Offshore Snow Shapes
Above: Jake McCarthy mid powder burn in the Niseko backcountry. Photo Keats. Insets: L-R. Ritchie, Josh and Charlie of Offshore.
Offshore Snowboards are located about one heel-side and one toe-side turn from the end of the main run at Moiwa and in a situation that is uniquely Japanese their factory is smack bang in with all the houses and lodges right there in the Moiwa village.
Offshore is driven by two Australian snowboarders Richie Willcocks and Josh Monin who’s desire to ride Niseko’s perfect pow fuelled the dream to build a snowboard factory that was actually in the snow to give them the ability to go test ride a board, make changes overnight and repeat the process time after time until they had and I quote the offshore website …
“Hand-crafted snowboards of uncompromised quality and design, meticulously constructed in our bespoke factory at the foothills of Niseko, Japan”.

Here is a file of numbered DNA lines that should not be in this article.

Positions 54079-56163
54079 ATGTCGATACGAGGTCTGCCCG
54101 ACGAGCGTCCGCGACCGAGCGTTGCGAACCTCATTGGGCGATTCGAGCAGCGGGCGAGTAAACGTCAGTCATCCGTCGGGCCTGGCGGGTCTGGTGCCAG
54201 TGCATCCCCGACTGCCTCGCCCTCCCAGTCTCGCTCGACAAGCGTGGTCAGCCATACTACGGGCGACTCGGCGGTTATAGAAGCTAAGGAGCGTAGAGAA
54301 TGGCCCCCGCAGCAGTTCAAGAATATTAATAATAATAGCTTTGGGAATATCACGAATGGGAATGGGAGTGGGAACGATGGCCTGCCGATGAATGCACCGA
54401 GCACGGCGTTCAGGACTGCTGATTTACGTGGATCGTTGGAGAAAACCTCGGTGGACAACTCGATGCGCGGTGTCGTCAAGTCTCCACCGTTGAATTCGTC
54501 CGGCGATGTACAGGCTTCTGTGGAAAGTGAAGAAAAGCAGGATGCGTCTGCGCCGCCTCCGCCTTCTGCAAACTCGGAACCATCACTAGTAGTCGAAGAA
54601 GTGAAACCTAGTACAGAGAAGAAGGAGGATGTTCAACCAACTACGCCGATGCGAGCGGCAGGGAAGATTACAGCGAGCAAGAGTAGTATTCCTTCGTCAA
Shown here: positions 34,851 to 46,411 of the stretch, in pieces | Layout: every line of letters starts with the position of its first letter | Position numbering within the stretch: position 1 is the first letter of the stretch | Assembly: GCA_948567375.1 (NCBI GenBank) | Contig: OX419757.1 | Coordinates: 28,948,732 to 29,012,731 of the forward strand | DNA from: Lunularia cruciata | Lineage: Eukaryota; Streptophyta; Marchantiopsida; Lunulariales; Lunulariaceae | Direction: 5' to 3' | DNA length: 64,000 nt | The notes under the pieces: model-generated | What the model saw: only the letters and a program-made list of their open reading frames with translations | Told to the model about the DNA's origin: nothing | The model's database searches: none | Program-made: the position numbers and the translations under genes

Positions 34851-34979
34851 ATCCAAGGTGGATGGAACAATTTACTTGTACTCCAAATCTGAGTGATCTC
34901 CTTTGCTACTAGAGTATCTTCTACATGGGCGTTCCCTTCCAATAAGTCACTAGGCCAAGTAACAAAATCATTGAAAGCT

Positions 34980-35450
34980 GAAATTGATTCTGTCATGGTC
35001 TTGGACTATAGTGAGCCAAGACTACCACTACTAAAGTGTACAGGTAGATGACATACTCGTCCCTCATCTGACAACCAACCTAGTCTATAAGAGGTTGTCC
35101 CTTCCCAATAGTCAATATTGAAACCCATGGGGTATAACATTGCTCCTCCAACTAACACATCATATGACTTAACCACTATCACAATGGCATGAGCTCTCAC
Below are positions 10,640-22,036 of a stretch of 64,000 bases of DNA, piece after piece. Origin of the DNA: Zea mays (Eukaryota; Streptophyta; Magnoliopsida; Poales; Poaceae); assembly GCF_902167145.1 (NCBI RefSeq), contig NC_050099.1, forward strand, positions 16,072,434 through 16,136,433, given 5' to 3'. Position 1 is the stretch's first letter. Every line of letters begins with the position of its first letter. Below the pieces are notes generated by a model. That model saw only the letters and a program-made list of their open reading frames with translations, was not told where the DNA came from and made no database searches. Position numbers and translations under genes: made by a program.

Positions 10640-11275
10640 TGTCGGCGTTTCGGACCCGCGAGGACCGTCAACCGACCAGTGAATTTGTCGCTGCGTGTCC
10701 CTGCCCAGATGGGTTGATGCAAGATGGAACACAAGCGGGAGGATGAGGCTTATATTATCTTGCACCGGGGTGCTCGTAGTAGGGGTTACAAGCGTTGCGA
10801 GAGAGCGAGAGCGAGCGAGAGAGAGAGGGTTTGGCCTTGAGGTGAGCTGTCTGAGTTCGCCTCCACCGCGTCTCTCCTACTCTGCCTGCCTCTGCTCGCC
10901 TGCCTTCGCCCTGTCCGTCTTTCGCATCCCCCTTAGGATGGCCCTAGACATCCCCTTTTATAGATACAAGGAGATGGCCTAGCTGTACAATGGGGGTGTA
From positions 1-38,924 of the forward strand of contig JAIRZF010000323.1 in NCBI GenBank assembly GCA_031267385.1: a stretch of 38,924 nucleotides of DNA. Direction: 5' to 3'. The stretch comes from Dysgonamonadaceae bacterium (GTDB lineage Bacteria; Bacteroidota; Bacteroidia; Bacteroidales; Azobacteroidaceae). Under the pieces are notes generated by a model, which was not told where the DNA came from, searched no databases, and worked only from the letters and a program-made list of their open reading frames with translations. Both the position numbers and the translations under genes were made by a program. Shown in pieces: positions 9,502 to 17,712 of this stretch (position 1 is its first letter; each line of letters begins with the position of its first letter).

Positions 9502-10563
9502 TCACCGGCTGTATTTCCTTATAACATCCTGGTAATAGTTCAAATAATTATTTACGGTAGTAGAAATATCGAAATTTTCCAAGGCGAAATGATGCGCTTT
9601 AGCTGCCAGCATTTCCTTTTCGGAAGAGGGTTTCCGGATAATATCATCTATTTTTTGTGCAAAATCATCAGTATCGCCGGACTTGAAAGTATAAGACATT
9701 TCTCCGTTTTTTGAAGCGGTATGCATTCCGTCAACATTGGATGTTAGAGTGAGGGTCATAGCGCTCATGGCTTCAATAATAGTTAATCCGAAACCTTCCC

The scene at Offshore is a pretty bucolic deal and harks back to the golden days of snowboard construction where the person selling you your board had resin on their hands and paint under their fingernails. Normally it was a friend of a friend who knew the man or rode with them at a certain resort. There are key differences though with Offshore that has seen the brand move forward in leaps and bounds and the main one is the chaos and mess that dogged so many small snowboard makers in the early days of the snowboard industry is almost entirely missing and the boys at Offshore have built a highly efficient and highly organised state of the art factory all contained in a nice neat little space practically on slope. It’s not a stretch to say the dream has come true for these two Aussies.
When 360 caught up with Josh, Richie and team rider Charlie Stienbacker they were mid way through the push to get the Winter USA retail orders out the door and were covered in the dust, stickyness and bleary late night eyes of “The dream” turning to reality but were good enough to let us shoot a few pics and record a few sound bites and join them on a run through the process of pressing the first of several boards for the day.